Ward 1 City Director candidates Liz Berry Armstrong, Keith Lau, and Ken Pevehouse, will meet in an August 14 primary to determine a successor to City Director Steve Tyler, who is not seeking re-election.
The candidates fielded citizen questions at Southside Baptist Church on Monday night (July 9) in an 80-minute question-and-answer session that mirrored recent interviews with The City Wire.
During those interviews, the candidates presented three differing positions on the hotly debated solid waste collection issue, and reiterated many of those points Monday.
Armstrong indicated she is not for 100% curbside automation, stating, "there are some neighborhoods that need different options for compromise," while Lau said he is "100% for automated" and that Fort Smith Sanitation should "go back and make adjustments for physical and geographical issues through the troubleshooter program." Pevehouse said he would "like to see the whole city automated," but wanted to see the "alleys automated" instead of full curbside automation.
On the issue of sanitation rate differentials championed by Fort Smith Director Philip Merry, Armstrong said she would be for it "within reason" and said "most of the people I've spoken to who would be affected are fine with paying more, but I would want to see what the differential was before approving it."
Lau referred to previous survey results, which indicated 46% of citizens, who would be affected by the rate differential increases, were for automation, and it "wasn't fair to them."
"That's why we need full implementation (of automated curbside collection)," he added.
Pevehouse said he would not be for a rate differential "under the theoretical hybrid collection system," adding that "trash pickup is a utility service just as the delivery of electricity is a utility service."
Pevehouse continued: "Most of the electric lines in Fort Smith are overhead and thus less costly for the utility (department) to operate. However, there are areas of town where the more expensive underground lines are predominantly used. I do not believe that those neighborhoods pay a premium for the way electricity is delivered to them; therefore, we all pay for their underground service."
Concerning a third-party provider for non-automated collection under a hybrid system, Armstrong was for "the most competitive bid" for the same level of service, while Lau did not want to entertain the option.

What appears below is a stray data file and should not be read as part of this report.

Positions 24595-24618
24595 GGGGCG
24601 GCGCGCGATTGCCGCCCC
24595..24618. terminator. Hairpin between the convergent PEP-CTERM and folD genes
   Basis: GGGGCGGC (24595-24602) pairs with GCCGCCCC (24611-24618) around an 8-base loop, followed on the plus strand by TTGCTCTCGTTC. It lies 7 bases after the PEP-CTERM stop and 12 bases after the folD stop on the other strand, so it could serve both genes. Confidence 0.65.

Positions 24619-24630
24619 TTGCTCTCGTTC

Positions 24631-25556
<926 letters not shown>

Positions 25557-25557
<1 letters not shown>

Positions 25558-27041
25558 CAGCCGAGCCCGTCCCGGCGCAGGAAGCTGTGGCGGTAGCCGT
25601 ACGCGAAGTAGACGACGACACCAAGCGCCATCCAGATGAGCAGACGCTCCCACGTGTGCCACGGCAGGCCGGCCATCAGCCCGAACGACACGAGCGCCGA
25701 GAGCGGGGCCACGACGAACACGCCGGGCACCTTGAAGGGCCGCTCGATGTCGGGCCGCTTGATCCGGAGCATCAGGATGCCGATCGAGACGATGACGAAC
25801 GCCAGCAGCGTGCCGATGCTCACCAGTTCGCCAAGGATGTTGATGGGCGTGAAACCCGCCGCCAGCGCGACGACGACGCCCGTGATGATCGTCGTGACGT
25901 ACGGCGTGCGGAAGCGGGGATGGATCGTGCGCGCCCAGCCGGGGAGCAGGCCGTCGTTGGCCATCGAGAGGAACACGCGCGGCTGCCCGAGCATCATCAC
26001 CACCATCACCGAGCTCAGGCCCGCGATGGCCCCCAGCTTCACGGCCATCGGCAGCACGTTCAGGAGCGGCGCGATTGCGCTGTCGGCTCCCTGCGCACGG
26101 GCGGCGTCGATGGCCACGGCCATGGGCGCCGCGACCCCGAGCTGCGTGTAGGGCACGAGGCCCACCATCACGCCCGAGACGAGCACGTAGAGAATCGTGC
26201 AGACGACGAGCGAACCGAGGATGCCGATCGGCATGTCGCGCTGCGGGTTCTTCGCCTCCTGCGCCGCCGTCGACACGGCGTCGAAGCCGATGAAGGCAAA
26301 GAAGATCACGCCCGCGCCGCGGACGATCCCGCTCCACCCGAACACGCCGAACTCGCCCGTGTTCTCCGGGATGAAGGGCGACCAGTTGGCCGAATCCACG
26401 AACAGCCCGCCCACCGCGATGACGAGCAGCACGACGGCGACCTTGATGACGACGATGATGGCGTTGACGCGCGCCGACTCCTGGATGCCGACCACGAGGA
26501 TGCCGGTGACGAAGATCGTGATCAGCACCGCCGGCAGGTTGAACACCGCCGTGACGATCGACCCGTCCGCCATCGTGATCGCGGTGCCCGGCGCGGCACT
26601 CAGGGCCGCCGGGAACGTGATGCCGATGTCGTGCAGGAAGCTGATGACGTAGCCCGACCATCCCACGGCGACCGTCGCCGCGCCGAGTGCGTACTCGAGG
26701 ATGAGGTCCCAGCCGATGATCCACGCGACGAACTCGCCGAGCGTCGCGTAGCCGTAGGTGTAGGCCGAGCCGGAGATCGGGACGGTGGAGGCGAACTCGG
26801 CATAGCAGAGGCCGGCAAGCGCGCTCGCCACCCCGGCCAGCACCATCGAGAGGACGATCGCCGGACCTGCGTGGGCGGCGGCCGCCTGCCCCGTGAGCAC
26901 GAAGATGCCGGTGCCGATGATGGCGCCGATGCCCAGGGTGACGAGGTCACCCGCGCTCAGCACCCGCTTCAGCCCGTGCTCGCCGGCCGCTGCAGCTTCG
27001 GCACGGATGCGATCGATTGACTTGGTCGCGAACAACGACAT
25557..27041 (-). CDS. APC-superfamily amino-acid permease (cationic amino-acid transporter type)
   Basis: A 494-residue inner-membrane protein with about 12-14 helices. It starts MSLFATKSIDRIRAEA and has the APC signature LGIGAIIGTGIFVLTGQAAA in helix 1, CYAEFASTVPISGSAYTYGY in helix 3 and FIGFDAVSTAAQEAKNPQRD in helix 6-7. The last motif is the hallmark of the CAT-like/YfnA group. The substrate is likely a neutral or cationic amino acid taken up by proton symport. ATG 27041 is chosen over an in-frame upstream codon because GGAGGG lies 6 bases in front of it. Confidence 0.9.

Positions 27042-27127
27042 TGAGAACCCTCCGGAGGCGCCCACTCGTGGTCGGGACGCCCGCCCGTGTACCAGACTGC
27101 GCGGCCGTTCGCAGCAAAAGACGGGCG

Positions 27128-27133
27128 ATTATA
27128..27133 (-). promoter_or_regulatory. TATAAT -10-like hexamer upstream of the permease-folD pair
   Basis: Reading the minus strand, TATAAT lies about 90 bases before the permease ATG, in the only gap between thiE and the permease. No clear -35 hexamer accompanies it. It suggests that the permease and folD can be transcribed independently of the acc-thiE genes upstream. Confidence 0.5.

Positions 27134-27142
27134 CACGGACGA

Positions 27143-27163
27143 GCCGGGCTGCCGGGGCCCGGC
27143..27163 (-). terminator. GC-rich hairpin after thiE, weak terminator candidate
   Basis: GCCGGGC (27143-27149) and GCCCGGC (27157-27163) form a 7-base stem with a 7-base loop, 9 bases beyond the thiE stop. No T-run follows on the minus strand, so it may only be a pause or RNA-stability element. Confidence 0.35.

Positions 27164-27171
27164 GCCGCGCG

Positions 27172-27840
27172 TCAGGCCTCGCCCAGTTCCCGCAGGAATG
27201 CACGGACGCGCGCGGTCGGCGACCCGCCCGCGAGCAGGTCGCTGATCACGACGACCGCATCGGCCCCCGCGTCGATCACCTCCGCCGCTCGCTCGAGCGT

On Monday, Lau referred to the push for third-party bidding on the June 19 Fort Smith Board of Directors meeting agenda (scrapped the same evening) as an example of the board "making decisions without looking back on the history of an issue." Pevehouse said he would want any non-automated collection to "be a city-run operation."
Should the push for citywide automation led by Fort Smith resident Joel Culberson make it to the ballot and pass with majority support, the candidates agree they would honor the results and not entertain a potential 5-2 override.
In addition to the trash talk, Monday night's Q&A required the candidates to take a stance on the possibility of a televised citizens forum. Armstrong supported including the monthly forums with their corresponding meeting broadcasts, while Lau and Pevehouse agreed they "like it the way it is," not televising the forums.
"I think the citizens forum has been abused and misused for political gain," Lau said.
Pevehouse added, "They're not an opportunity to showboat in front of the cameras. There's a lot of grandstanding that goes on."
On the question of whether the city should revise its hiring guidelines to require employees and department heads to live within the city limits, all three candidates were in agreement that such a revision would go too far.
"We don't need to dictate where people live," Pevehouse said.
"I would want the most qualified person in the position. To me, it doesn't matter where they live," Lau added.
Armstrong agreed, but said she hoped "they lived close enough to Fort Smith that they could respond to an emergency in a reasonable amount of time."